by Dr. Payal Chaudhary

Last few days have seen a drastic deterioration in Air Quality with Air Quality Index(AQI) going down and reaching very poor and sometimes hazardous levels.

Now this makes one think that we do know that Air Pollution is causing so many health issues especially Respiratory Issues in Children as well as Adults, then it must be having some effects on a growing foetus in the Pregnant Women’s Womb.

There have been studies which shows that exposure to environmental pollutants can lead to Adverse Pregnancy Outcomes.

It Increases the risks of spontaneous Abortions, Pre term Labour and when exposed in third trimester, might increase the risk ok Still Birth. Exposure to PM 2.5 and PM 10 as well as Carbon Monoxide and Cooking Smoke are the major Implicants of Pregnancy Loss due to Air Pollution.

Also, it is believed that the developing foetus is especially vulnerable to environmental toxins, such as Air Pollution. Studies also shows that air pollution can have a negative impact on Pregnancy outcomes such as Preterm Birth, Low Birth Weight, Intrauterine Growth Restriction as well as Congenital defects on Mother’s health as well.

Miscarriage which is typically defined as the loss of the foetus before 20 Weeks of Pregnancy, and still birth, which is typically defined as the death of foetus after 20 weeks of Pregnancy, are both the example of Pregnancy Loss. The most Serious Negative Pregnancy result is Miscarriages.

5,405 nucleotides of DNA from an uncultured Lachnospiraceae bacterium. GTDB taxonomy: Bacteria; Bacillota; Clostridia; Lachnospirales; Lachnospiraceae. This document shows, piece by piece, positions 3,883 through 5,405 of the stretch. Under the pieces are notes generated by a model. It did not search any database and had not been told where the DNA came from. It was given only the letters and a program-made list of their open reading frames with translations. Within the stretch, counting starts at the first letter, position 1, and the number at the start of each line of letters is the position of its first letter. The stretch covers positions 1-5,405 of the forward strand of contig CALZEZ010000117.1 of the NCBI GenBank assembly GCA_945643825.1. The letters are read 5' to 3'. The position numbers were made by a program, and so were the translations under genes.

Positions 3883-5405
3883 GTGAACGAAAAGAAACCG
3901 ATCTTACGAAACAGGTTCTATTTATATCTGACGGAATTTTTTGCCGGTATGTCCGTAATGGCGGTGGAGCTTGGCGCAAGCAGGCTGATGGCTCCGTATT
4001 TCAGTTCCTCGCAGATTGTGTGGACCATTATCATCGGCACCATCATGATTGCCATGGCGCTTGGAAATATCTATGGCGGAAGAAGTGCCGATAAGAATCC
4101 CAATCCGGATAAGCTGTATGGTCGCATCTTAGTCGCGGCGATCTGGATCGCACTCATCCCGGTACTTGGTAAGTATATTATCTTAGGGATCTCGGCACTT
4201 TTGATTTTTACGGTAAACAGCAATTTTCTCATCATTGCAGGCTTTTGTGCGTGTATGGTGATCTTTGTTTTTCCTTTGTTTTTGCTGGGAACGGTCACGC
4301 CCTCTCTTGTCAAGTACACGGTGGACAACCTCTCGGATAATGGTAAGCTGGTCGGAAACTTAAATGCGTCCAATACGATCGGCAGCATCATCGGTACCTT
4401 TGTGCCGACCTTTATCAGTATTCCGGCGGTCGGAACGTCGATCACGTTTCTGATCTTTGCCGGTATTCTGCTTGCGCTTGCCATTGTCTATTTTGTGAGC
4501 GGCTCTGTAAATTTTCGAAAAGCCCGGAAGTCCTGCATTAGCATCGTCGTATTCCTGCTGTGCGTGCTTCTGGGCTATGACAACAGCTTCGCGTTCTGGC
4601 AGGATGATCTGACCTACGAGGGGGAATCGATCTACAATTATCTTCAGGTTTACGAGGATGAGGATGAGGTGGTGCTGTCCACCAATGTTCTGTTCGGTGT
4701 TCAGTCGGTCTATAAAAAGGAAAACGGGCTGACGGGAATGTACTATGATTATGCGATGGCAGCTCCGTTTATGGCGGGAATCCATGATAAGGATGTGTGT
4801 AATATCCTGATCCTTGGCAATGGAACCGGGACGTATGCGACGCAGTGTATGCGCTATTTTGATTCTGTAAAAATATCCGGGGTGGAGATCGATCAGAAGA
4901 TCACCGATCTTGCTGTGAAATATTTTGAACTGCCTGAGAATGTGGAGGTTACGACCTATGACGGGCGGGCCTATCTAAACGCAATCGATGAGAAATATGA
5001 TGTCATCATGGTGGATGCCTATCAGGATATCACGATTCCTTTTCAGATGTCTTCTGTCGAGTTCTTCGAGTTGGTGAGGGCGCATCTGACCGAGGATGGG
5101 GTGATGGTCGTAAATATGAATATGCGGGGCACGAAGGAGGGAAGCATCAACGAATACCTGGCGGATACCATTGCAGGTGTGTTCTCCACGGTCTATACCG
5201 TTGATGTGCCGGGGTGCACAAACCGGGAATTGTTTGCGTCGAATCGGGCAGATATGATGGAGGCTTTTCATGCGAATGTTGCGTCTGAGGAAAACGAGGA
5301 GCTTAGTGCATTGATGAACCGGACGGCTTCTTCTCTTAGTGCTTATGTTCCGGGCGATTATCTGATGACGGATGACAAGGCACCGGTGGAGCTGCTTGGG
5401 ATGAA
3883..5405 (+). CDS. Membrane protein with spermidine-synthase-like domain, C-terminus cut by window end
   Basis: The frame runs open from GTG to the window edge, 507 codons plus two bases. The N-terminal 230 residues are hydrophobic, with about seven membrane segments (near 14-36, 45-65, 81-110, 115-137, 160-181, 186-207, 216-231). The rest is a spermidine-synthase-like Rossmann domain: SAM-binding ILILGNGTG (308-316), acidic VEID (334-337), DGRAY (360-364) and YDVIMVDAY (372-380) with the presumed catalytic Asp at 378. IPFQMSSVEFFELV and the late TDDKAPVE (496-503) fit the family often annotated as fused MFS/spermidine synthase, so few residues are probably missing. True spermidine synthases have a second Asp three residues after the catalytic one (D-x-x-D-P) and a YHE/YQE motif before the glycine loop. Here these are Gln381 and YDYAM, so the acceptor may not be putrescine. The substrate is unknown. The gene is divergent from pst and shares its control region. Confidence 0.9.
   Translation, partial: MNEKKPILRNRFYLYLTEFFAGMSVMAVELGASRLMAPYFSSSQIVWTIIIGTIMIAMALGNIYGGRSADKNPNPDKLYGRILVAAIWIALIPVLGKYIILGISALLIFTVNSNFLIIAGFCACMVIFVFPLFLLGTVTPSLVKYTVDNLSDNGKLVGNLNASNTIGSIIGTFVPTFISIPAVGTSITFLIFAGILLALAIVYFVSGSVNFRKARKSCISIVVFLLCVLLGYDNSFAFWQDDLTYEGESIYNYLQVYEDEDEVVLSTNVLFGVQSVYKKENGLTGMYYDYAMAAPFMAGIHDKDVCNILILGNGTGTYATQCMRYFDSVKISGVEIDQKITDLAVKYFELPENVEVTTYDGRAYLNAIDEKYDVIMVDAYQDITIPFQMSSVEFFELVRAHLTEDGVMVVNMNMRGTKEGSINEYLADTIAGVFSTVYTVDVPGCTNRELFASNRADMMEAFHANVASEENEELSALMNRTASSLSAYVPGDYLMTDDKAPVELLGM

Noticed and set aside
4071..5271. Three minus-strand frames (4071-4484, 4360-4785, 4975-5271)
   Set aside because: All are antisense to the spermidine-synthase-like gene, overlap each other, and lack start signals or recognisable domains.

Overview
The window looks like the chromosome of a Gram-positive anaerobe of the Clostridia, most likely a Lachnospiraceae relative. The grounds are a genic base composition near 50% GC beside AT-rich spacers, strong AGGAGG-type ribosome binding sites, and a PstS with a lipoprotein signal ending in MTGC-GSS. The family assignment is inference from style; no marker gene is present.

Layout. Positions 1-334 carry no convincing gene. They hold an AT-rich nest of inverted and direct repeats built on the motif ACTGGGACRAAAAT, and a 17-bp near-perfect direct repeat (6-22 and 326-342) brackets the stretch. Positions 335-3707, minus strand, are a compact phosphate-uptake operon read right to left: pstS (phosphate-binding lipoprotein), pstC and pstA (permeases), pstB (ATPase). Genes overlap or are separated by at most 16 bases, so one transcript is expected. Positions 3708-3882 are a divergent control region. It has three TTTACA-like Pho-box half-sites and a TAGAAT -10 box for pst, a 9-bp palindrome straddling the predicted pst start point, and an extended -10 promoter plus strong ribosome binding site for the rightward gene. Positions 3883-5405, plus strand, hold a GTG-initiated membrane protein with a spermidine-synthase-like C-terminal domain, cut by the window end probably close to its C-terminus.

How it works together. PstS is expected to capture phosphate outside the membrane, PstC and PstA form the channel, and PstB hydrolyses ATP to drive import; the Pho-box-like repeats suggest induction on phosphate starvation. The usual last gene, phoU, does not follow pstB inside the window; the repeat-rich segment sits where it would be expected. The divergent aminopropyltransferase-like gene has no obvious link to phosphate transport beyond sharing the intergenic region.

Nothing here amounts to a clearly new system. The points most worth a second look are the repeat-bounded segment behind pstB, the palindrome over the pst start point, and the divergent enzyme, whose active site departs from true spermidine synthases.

Magnetic Fields, Maternal Smoking and Ambient Cigarette Smoke have all been Linked to Negative Effects of Environmental Pollution on Spontaneous Abortion and Still Birth.

The disparities reflected by the child’s health indicators persist despite the significant improvements in children’s health that have been documented globally in recent decades, It is challenging to meet the Sustainable Development Goals because of the persistently low levels of health in socially vulnerable groups of the population (expressed in high rates of neonatal, infant, and under-five mortality, malnutrition, preterm birth, and low birth weight, among other adverse outcomes) (SDG).

The COVID-19 pandemic had a further impact on the situation as a whole, strengthening and highlighting the necessity of integrating social and health policies to address the complexity of children’s health issues.

In addition to being a significant contributor to neonatal morbidity and mortality, foetal growth restriction (FGR) also has long-term negative health consequences. In affluent nations where PM2.5 levels are generally low, a number of studies over the past ten years have shown that maternal exposure to ambient air pollution is a risk factor for aberrant foetal growth.

Article By: Dr. Payal Chaudhary, Senior Consultant, Obstretics and Gynaecologist, Madhukar Rainbow Children’s Hospital, Malviya Nagar

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